Adventurism will not help Maldives
Suhas Chakma on why ousted President Mohamed Nasheed is playing a dangerous game
THE ELECTION of Mohamed Nasheed on 17 June as the next presidential candidate of the Maldivian Democratic Party (MDP) is a faux pas. The current President, Mohamed Waheed Hassan, has however repeatedly stated that that the earliest date elections can be held is July 2013. President Hassan currently enjoys support of the international community and does not appear to be in a hurry to hold elections. If that is the case, why did Nasheed declare himself the party’s presidential candidate?
The Commission of National Inquiry, established to make an independent and impartial investigation into developments in the Maldives from 14 January to 8 February 2012, is yet to complete the investigation. The Commission has representatives of the Commonwealth and the United Nations and the dismissive attitude of the MDP is not justified at this stage.
It could be that Nasheed’s candidature was declared to address inner party squabbles rather than to force President Hassan to hold the elections. In April, MDP president Ibrahim Didi and vice-president Alhan Fahmy were ousted from the party. They blamed Nasheed personally for instigating their ejection. The election of Nasheed as the unopposed presidential candidate of the MDP only buttresses the allegations about lack of inner-party democracy under Nasheed. Is Nasheed a classic case of a pro-democracy activist turning dictator?
When the current constitution of Maldives was being negotiated, Nasheed was allegedly not sure whether to opt for the presidential or parliamentary system as he was not sure about defeating the then-President Maumoon Abdul Gayyoom. Ultimately, he went on to support an executive presidential system with parliamentary democracy in the hope that if Gayyoom could not be defeated, the MDP would control the parliament. He did defeat Gayyoom, but the parliament became his nemesis, as the opposition won a substantial number of seats in the parliament and blocked his reform initiatives.
As president, Nasheed’s term was not extraordinary, except for the holding of an underwater cabinet meeting in October 2009 to highlight the threat of global warming to the Maldives. Nasheed also allowed China to open its embassy in Male on 8 November 2011, breaking the unwritten agreement that missions should not be opened in Male because of the space crunch and the threat to the environment. Just imagine the impact if 194 countries were to open their embassies in Male, whose landscape is approximately 2x1 sq km and population 70,000.
The decision is intriguing, as even the United States has been looking after the affairs in Maldives from Colombo, and got Maldives entangled in Indo-China rivalry. The timing too was extremely poor: India’s Prime Minister Manmohan Singh arrived a day later to participate in the SAARC summit. India has been providing security support to Maldives since LTTE-led mercenaries tried to take over the country in 1988. Was he trying to change the existing balance of maritime security in the Indian Ocean? New Delhi and Washington have since then decided to bolster their presence in the Asia-Pacific. Not surprisingly, once Nasheed resigned in February 2012, which he later described as a decision taken at gunpoint, the US took the same line as that of India to welcome President Hassan. (The UK initially supported Nasheed’s reinstatement, but it soon fell in line with India and the US.)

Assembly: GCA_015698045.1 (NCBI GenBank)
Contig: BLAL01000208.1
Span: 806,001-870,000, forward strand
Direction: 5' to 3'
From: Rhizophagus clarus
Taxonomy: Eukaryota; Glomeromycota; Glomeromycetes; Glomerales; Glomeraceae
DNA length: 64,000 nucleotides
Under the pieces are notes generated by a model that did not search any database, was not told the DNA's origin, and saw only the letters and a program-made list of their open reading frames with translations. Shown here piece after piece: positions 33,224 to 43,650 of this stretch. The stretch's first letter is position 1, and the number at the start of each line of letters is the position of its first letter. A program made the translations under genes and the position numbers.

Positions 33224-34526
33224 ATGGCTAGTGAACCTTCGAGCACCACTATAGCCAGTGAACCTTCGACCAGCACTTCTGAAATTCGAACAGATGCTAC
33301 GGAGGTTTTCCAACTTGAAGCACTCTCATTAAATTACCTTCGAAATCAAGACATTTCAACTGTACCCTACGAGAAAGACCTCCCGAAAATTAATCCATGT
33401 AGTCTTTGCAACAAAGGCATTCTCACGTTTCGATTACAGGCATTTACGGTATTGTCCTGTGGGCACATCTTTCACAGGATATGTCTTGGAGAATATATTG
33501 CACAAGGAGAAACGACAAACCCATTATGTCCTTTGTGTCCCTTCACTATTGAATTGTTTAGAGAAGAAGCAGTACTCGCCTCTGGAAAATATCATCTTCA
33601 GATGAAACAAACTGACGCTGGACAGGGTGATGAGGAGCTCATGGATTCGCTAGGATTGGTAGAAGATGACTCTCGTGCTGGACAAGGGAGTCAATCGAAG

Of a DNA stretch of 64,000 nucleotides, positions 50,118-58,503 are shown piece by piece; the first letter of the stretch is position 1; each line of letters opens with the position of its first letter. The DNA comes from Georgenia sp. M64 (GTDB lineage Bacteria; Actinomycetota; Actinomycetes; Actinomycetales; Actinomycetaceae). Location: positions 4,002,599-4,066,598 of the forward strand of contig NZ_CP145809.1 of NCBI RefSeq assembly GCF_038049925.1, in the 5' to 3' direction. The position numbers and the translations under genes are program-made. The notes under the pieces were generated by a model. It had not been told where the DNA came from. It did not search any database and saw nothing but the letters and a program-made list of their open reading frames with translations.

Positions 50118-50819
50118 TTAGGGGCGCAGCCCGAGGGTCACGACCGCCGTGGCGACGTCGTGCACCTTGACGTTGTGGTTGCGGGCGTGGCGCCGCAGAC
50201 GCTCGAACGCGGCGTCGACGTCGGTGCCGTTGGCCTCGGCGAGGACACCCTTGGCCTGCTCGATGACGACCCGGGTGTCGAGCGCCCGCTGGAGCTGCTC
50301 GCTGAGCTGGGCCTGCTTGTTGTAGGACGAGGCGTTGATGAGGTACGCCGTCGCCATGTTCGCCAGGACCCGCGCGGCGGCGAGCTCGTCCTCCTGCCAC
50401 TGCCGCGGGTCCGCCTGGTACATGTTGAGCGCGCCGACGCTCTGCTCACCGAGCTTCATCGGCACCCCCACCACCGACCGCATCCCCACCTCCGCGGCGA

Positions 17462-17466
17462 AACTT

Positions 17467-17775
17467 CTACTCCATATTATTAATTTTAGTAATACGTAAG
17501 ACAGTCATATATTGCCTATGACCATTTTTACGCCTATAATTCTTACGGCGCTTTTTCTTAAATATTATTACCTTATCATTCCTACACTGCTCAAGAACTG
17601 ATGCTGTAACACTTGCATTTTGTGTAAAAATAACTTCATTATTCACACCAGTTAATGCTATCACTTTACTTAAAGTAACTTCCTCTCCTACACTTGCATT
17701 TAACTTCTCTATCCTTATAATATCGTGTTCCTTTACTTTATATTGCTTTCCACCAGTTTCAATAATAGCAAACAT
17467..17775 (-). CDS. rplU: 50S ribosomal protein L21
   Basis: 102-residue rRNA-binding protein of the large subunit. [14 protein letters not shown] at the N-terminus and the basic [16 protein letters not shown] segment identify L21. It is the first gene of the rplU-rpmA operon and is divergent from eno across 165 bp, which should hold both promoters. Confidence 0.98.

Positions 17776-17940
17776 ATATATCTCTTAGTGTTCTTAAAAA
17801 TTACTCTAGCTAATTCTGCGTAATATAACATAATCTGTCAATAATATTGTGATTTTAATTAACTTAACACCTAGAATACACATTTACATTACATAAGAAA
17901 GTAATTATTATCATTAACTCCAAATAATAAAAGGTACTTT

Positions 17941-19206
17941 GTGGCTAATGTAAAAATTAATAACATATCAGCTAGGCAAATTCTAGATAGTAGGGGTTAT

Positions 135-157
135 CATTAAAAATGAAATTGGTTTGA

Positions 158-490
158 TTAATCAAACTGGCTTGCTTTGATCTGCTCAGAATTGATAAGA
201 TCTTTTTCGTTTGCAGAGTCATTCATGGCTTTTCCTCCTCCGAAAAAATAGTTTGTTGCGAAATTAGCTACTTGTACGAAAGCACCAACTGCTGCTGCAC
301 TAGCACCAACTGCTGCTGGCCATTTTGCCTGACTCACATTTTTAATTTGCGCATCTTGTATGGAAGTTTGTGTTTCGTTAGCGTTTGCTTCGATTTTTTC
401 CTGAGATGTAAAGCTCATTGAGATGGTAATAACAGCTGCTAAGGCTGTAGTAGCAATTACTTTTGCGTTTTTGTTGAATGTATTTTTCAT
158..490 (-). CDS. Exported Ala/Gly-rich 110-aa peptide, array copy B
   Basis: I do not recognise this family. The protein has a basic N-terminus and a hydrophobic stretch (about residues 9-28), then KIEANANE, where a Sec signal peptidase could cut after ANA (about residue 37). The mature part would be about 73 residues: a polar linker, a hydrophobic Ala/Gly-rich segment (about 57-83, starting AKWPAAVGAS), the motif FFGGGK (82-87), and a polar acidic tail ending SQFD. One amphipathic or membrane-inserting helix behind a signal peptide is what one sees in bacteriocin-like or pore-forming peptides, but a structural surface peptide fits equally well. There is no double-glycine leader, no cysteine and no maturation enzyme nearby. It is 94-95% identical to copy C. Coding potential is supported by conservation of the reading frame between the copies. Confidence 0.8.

Nasheed has since been crying hoarse to claim that nothing much should be read into the establishment of the Chinese embassy in Male. He visited India in April 2012 to clarify and pressed for early elections. India gave a patient hearing but made no commitment. The US policy too is unlikely to change.
FOLLOWING HIS ouster, Nasheed also raised the spectre of hardline Islamists ruling Maldives in the near future to garner Western and Indian support. But Nasheed failed to note that even Col Gaddafi, in his last days, raised the existence of the al Qaeda amongst the rebels, but there were few takers.
President Nasheed failed to realise that the future of Maldives does not lie in brinkmanship but gradually strengthening democratic institutions. Security concerns of the neighbours cannot also be ignored. Nasheed’s failure to foresee the consequences of changing the existing order in maritime security in the Indian Ocean already cost him the President’s job and left the MDP further fractured.
Yet, there is little change as the declaration of his candidature as the MDP candidate for the Presidential election shows: Nasheed remains an amateur, adventurist, impatient, and at times naive and unconvincing. His democratic credentials are now under scrutiny.
Suhas Chakma is the director of the New Delhi-based Asian Centre for Human Rights.